German energy firm RWE is the most toxic coal company in Europe, according to a new report.
RWE, which gained notoriety with its attempts to clear-cut the last corner of the ancient Hambach Forest to expand a giant coal mine, also owns coal-burning power plants in Germany, the UK and the Netherlands.
A new report -‘Last Gasp: The coal companies making Europe sick’ – by the Europe Beyond Coal coalition of NGOs has RWE topping a list of most toxic coal firms. Its plants are responsible for more harmful air pollution than any other energy company.
Earlier this year RWE was the target of occupations and direct action as protestors fought to save the last remaining piece of Hambach Forest.
Thousands of people have protested to save the last 200 hectares of western Germany’s ancient Hambach Forest before energy giant RWE continues its lignite mining operations. https://t.co/UVSRAXP3VU#HambacherForst #HambacherWald pic.twitter.com/xjt9WoOEao
— DW News (@dwnews) 27 oktober 2018
A broad coalition of groups, including the German Evangelical Church, condemned RWE’s plans to expand the Hambach mine, which were eventually stopped at the last minute by a legal intervention by EEB member BUND.
The company then faced further bad press when reports showed its German hard coal plants were twice as polluting as necessary because they limiting the use of air pollution abatement equipment in order to save money.
A last gasp for Coal?
The latest report – ‘Last Gasp: The coal companies making Europe sick’ – piles additional pressure on the RWE by revealing how the company’s operations are harming the health of people across Europe.
The impact of air pollution from coal on human health are significant, with the risks highest for vulnerable groups.
Cologne pediatrician Christian Doering said that coal soot particles were particularly harmful:
“These ultra-fine particles that penetrate deeply into the body, even during pregnancy… They are the stuff paediatricians’ nightmares are made of”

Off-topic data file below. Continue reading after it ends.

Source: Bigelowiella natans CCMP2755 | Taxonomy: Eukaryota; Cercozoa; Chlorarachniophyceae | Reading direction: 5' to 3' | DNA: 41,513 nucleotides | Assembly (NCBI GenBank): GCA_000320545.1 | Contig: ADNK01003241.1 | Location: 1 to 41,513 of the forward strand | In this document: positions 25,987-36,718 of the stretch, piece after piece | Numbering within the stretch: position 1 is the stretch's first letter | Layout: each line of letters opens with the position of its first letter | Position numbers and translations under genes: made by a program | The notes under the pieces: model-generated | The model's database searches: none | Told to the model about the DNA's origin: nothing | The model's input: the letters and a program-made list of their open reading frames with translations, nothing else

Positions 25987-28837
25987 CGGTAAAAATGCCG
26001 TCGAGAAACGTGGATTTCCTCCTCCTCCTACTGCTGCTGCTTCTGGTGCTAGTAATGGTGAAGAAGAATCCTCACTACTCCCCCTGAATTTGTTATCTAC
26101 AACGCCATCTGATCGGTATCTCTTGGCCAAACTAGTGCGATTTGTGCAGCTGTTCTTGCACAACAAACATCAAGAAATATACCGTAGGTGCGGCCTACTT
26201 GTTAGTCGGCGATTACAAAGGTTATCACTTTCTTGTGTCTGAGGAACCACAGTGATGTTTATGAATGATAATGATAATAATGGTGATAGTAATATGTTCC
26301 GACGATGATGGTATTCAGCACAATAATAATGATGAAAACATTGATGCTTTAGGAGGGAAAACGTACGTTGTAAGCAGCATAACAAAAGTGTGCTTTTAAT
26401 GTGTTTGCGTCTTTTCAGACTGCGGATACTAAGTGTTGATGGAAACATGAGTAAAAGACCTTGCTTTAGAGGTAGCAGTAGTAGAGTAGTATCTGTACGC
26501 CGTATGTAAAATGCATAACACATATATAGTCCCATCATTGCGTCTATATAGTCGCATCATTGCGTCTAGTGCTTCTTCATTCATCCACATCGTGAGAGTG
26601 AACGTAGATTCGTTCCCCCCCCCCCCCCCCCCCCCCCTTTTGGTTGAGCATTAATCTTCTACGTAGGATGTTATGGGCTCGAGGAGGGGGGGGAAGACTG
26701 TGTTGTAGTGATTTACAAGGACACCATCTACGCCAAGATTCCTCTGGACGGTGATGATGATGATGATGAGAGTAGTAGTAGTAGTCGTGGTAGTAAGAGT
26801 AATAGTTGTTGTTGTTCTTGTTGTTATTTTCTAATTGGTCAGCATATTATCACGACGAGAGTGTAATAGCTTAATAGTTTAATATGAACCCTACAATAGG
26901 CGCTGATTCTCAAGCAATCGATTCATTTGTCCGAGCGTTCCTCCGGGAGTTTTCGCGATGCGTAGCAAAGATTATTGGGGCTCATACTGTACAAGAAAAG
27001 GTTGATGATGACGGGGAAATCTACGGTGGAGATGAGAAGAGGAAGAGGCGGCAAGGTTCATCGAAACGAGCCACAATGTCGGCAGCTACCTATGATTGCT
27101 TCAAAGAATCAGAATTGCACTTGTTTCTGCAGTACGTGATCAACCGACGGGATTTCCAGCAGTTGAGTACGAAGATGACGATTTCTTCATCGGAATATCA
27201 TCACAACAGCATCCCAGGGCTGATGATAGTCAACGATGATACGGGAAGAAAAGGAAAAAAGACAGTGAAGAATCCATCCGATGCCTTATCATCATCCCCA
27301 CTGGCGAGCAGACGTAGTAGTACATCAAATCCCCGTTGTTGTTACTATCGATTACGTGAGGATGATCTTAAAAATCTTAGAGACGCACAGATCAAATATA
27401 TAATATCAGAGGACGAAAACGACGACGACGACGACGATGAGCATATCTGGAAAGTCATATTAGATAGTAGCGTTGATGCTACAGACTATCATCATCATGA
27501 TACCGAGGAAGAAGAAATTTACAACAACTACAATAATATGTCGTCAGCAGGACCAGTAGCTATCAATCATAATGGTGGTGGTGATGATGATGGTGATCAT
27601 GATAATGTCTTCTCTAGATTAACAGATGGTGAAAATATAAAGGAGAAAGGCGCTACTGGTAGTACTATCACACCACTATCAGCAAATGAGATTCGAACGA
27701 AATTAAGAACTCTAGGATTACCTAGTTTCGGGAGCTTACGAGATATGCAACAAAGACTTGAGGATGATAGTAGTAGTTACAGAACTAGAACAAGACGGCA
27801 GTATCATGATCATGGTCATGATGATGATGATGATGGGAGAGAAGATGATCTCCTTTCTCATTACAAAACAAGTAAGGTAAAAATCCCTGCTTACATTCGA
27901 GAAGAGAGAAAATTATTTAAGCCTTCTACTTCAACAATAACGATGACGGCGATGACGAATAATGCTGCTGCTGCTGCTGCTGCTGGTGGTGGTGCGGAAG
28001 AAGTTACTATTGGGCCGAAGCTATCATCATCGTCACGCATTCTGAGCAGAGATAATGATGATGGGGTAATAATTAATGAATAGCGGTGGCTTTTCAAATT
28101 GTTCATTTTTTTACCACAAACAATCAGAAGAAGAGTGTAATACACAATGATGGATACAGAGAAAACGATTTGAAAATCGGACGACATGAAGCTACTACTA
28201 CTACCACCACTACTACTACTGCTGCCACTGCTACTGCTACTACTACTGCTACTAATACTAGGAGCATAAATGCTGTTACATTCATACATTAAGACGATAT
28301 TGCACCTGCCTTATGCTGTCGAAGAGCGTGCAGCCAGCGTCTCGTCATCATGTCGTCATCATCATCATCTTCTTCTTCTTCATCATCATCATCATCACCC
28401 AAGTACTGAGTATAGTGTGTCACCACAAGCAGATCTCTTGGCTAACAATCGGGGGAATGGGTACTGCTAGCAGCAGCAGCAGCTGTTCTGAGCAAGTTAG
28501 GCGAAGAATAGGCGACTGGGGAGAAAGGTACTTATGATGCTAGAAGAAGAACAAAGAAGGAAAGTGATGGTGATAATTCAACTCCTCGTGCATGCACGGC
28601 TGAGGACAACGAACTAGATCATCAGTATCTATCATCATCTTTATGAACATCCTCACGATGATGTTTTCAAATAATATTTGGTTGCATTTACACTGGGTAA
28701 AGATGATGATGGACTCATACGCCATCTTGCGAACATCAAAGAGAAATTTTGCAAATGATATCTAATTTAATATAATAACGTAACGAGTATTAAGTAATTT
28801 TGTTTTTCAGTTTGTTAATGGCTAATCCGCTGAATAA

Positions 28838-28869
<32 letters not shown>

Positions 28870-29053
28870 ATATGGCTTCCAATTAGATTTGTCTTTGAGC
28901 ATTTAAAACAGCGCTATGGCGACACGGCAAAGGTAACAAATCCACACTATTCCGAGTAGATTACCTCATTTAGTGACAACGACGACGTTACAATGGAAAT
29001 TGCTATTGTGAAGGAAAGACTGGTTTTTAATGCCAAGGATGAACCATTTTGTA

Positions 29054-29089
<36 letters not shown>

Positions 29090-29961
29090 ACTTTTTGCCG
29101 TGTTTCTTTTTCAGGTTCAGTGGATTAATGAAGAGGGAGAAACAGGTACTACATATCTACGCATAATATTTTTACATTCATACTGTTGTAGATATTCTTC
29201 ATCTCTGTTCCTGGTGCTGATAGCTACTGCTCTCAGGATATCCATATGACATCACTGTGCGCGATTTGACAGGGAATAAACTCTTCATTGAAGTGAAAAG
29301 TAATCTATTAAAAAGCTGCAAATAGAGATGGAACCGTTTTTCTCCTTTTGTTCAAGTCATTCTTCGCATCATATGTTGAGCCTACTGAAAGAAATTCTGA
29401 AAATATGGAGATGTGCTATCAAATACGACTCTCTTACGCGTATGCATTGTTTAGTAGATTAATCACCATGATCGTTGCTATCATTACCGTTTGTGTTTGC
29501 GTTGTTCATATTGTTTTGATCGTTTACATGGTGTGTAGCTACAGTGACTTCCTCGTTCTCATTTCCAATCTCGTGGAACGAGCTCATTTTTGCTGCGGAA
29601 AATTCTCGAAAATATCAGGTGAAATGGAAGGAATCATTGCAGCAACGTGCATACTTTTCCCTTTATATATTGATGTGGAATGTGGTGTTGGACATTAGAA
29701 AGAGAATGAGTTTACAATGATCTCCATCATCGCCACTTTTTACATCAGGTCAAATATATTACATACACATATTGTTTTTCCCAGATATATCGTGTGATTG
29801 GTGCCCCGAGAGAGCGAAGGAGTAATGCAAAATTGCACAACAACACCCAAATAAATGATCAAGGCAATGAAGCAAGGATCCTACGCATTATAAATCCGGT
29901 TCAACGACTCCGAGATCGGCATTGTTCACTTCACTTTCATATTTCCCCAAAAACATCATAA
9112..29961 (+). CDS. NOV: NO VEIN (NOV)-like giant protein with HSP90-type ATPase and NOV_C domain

RWE has argued that its plants operate in line with the air quality limits set in their operating permits, but health and environmental groups have criticized these limits as being far too lax.
Updated EU limit on coal pollution were finally adopted last year, but along with coal industry partners RWE is attempting to challenge these tighter rules in court.
Campaigners are now urging investors, including Norway’s $1 trillion sovereign wealth fund, to move their money out of the firm.
RWE’s share price was already hit when the Münster court ruled that the company’s bulldozers would have to retreat from the Hambach forest.
Hambach Forest – the story of how a combination of bats, passionate campaigners and environmental law sent #RWE‘s share price plummeting. My kind of Friday https://t.co/jW9X293pnl @beyondcoal #europebeyondcoal #HambacherForst @bund_net
— Ellen Baker (@baker_lite) 5 oktober 2018
Counting the cost of coal
The Last Gasp report uses peer-reviewed modeling to put figures on the health impacts of burning coal. For the first time this approach is applied on a company-by-company basis, with RWE topping a list of Europe’s most toxic polluters.
The report shows how air pollution from RWE’s plants linked to half a million sick days per year. It spells out the grim impact of air pollution on our health, showing the number of days RWE’s emissions caused children to suffer from serious asthma symptoms (30,000 days), the number of new cases of chronic bronchitis in adults (690 people) and the number of hospital admissions due to respiratory or cardiovascular problems (1,320 admissions).
Once the cost of treating air pollution-related illnesses and the total economic impact of lost work days is added up, the cost of RWE’s coal-burning is calculated as €5.4 billion each year.
Coal companies demanding compensation
Christian Schaible, Industrial Policy Manager at the EEB a contributor to the report described the current situation as “madness”.
Schaible said that the enormous cost of burning coal must be considered when firms like RWE ask governments for compensation when their plants are closed:
“Decision makers should ensure those that pollute our environment pick up the cleaning bill. It is high time for utility companies to be liable for health costs and move to clean energy.”
Another German coal firm, Uniper, which was also among the 10 most toxic coal companies, has demanded as much as €1.6 billion in compensation from the Dutch government for what they consider to be the early closure of one of their plants there.